2

I have an email helper class that has a method that sends email:

private static class EmailHelper
{
    public static void SendEmail(string from, string to, string subject, string message)
    {
        MailMessage msg = new MailMessage(from, to, subject, body);
        var client = new SmtpClient("my.smpthost.com"); //this will be moved to config.
        client.Send(msg);
    }
}

My smtp host string will be placed in my config file. Question is what's the recommended way to pass the smtp host to this method?

  1. Should I have a constructor in this class that takes in the smtp string?
  2. Or, should I pass the smtp as a 5th parameter?
  3. Or should this method directly read from the config?

(I realize that there may be several different ways to do this, but I am trying to understand the recommended approach, or at least approaches that are NOT recommended, keeping in mind the SOLID principles.)

  • 1
    I'm not sure what problem this method is even solving. If you make it store the host, you're just wrapping SmtpClient with less options. – Magus Aug 15 '14 at 20:14
  • This question is too broad, SOLID principles contain a lot of recommended ways, and no answer will be "the best" to answer your questions Maybe rephrasing or breaking this question into multiple questions would improve it. – Roman Mik Aug 15 '14 at 20:24
  • @Magus This question is not about this method actually...for any method like this one where it is dependent on a configuration item (in this case, the SMTP host), I'm wondering how to tell this method what that configuration item is? Should this method read directly from the config, or should it be passed in? – Prabhu Aug 15 '14 at 20:39
  • Well in that case, the answer is D: They should be passed in. – Magus Aug 15 '14 at 20:59
  • 1
    That is totally dependent on use-case. If you plan to send several things through the same client in a single session, it belongs in a constructor. If it is meant to be different per call, it belongs in the method. But in this case, my original answer applies. – Magus Aug 15 '14 at 21:06
1

A really easy way out would be to just fob this off onto .NET configuration and use the parameterless constructor which will grab the SMTP settings out of this app's configuration. This will let you inject appropriate values as required and probably the most SOLID thing you could do if you are staying static. See microsoft's man page on System.Net.Mail configuration for more info.

But since you want to learn here I would start by eliminating the whole static method for sending email approach -- it is definitely better than handling all of this by hand anytime you want to send an email. You would be much better served using an interface to provide a facade for sending email and then swapping in implementations as you see fit. So you'll want something like:

public interface IEmailService
{
    MessageSentResult SendMessage(MailMessage msg);
}

public class MessageSentResult
{
    public bool Successful { get; set; }
    public string ErrorCode { get; set; }
    public string ErrorMessage { get; set;}
    public MailMessage SentMessage { get; set; }
    public string FailedRecipients { get; set; }
}

Which might have an implementation that looks like:

    private readonly SmtpClient smtpClient;

    public SystemNetEmailService(SmtpClient smtpClient)
    {
        if (smtpClient == null) throw new ArgumentNullException("smtpClient");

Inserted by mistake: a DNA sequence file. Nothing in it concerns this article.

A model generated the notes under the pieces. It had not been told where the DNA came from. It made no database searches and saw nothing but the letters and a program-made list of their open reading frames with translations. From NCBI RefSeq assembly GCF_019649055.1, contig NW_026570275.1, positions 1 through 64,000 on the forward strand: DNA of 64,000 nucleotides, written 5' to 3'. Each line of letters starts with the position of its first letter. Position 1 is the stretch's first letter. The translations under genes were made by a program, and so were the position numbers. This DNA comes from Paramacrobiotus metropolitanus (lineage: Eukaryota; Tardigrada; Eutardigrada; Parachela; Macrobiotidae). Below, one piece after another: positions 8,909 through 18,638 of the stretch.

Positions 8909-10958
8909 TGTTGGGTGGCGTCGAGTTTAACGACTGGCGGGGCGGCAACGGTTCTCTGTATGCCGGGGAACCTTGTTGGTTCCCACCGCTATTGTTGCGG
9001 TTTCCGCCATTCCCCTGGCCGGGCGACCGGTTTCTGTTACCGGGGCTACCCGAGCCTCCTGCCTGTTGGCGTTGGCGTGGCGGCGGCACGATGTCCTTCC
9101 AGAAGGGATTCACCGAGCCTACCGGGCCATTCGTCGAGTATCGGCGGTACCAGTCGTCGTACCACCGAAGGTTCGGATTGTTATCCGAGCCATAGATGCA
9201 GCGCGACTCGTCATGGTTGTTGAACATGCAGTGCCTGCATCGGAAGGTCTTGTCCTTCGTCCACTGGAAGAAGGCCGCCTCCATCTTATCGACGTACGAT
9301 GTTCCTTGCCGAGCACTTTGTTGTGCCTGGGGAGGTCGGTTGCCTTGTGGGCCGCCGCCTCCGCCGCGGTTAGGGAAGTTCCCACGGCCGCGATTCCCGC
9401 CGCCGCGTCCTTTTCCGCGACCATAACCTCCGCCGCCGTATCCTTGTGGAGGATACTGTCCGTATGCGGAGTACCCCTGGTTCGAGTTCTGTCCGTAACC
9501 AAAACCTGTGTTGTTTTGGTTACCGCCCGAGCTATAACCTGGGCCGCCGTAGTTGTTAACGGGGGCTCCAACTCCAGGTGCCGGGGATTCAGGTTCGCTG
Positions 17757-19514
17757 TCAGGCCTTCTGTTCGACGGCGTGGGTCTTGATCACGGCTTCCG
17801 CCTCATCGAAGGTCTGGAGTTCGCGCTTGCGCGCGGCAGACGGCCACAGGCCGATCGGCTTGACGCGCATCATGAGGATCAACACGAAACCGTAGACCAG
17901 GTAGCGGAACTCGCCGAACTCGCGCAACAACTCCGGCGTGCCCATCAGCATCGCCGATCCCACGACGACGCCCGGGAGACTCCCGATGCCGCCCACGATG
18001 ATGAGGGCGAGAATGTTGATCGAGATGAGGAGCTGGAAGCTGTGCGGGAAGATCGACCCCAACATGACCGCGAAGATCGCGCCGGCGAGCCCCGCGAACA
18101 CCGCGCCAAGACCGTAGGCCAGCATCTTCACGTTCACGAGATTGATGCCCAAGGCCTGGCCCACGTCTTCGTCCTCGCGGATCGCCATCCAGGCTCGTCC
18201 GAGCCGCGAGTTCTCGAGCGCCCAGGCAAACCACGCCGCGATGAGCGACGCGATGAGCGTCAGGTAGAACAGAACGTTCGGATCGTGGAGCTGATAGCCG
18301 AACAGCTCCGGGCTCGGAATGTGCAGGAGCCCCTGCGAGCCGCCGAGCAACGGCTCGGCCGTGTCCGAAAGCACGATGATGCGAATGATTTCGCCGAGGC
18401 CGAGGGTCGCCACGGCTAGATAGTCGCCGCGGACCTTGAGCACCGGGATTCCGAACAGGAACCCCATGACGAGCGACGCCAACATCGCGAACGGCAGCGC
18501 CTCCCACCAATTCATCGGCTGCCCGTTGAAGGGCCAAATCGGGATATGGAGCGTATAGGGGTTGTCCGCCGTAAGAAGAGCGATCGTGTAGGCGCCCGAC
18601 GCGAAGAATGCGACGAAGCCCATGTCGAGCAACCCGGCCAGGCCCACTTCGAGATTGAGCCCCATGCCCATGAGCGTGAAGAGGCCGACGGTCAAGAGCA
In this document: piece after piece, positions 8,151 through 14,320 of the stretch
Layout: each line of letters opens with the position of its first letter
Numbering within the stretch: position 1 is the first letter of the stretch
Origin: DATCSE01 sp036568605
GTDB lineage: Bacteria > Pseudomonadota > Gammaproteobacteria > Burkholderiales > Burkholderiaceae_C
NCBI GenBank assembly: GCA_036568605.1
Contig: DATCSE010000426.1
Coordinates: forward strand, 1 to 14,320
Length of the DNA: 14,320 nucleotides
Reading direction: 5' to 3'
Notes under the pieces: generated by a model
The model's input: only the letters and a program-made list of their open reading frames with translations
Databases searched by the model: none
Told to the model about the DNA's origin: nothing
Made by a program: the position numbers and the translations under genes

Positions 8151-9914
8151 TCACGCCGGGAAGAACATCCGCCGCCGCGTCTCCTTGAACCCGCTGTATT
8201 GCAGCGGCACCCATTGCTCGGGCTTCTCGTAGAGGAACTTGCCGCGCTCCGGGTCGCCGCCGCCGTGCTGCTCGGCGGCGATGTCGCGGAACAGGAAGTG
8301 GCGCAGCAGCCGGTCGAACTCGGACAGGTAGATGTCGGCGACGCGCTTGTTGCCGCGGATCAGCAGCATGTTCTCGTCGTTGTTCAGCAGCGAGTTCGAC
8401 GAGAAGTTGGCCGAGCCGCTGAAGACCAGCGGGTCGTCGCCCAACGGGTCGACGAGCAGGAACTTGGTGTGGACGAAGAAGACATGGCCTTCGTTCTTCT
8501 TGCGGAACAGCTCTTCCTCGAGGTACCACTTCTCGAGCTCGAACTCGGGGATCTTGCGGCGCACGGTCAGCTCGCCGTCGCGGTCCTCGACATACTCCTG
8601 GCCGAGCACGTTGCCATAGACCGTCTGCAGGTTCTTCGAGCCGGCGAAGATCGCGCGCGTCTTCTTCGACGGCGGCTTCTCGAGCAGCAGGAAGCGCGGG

this.smtpClient = smtpClient;
    }

    public MessageSentResult SendMessage(MailMessage msg)
    {
        if (msg == null) throw new ArgumentNullException("msg");
        var res = new MessageSentResult()
                      {
                          SentMessage = msg,
                      };
        try
        {
            smtpClient.Send(msg);
            res.Successful = true;
            res.ErrorMessage = "No error.";
        }
        catch (SmtpFailedRecipientException mfex)
        {
            res.ErrorCode = mfex.StatusCode.ToString();
            res.ErrorMessage = "Some recipeints failed. See FailedRecipients for details.";
            res.FailedRecipients = mfex.FailedRecipient;
        }
        catch (SmtpException sex)
        {
            res.ErrorCode = sex.StatusCode.ToString();
            res.ErrorMessage = sex.Message;
            res.Successful = false;
        }
        return res;
    }

The main advantage here is testability and swappability. Testabiltiy inasmuch as you can easily build a fake implementation that doesn't send mail but could be used in your unit tests to check the message is correct. Swappability meaning you can do things like swap in a completely different implementation like backhauling your mail out over something like mailgun or mandrill because you realized delivery matters.

  • 1
    so where would I enter the SMTP host details ("my.smpthost.com")? – Prabhu Aug 15 '14 at 20:38
  • 1
    In configuration somewhere -- the class takes a dependency on the instantiated SmtpClient. Where that comes from it does not care. – Wyatt Barnett Aug 15 '14 at 20:53
  • 1
    @WyattBarnett: So, your answer answers everything except the question? It's a good answer, with good information otherwise. – Magus Aug 15 '14 at 21:03
  • @Magus -- see the 1st paragraph, I do answer the question. I expanded it a bit to make it more obvious. – Wyatt Barnett Aug 15 '14 at 21:28
  • But then, the SmtpClient needs to be configured. How would you pass in the SmtpClient Host configuration from the app.config or Web.config ? I've similar concern which I can't just pass in a new instance of Configuration, per say. – Will Marcouiller Jun 6 at 13:37

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